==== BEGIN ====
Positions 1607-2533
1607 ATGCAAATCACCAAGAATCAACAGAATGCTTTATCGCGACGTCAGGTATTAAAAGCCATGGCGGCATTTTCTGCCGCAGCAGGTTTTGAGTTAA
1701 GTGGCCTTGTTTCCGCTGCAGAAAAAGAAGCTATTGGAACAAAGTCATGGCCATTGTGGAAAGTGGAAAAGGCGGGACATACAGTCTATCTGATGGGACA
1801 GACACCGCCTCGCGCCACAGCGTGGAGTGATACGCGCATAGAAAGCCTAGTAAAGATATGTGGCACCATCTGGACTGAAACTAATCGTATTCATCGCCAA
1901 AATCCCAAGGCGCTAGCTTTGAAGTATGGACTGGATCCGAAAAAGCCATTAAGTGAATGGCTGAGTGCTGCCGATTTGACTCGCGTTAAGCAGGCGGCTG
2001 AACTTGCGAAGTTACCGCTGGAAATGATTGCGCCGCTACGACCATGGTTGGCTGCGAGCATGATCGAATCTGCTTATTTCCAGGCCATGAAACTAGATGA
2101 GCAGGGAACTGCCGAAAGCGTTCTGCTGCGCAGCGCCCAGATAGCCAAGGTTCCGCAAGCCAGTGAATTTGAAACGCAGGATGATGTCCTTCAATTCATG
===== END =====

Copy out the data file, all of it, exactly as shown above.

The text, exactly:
Positions 1607-2533
1607 ATGCAAATCACCAAGAATCAACAGAATGCTTTATCGCGACGTCAGGTATTAAAAGCCATGGCGGCATTTTCTGCCGCAGCAGGTTTTGAGTTAA
1701 GTGGCCTTGTTTCCGCTGCAGAAAAAGAAGCTATTGGAACAAAGTCATGGCCATTGTGGAAAGTGGAAAAGGCGGGACATACAGTCTATCTGATGGGACA
1801 GACACCGCCTCGCGCCACAGCGTGGAGTGATACGCGCATAGAAAGCCTAGTAAAGATATGTGGCACCATCTGGACTGAAACTAATCGTATTCATCGCCAA
1901 AATCCCAAGGCGCTAGCTTTGAAGTATGGACTGGATCCGAAAAAGCCATTAAGTGAATGGCTGAGTGCTGCCGATTTGACTCGCGTTAAGCAGGCGGCTG
2001 AACTTGCGAAGTTACCGCTGGAAATGATTGCGCCGCTACGACCATGGTTGGCTGCGAGCATGATCGAATCTGCTTATTTCCAGGCCATGAAACTAGATGA
2101 GCAGGGAACTGCCGAAAGCGTTCTGCTGCGCAGCGCCCAGATAGCCAAGGTTCCGCAAGCCAGTGAATTTGAAACGCAGGATGATGTCCTTCAATTCATG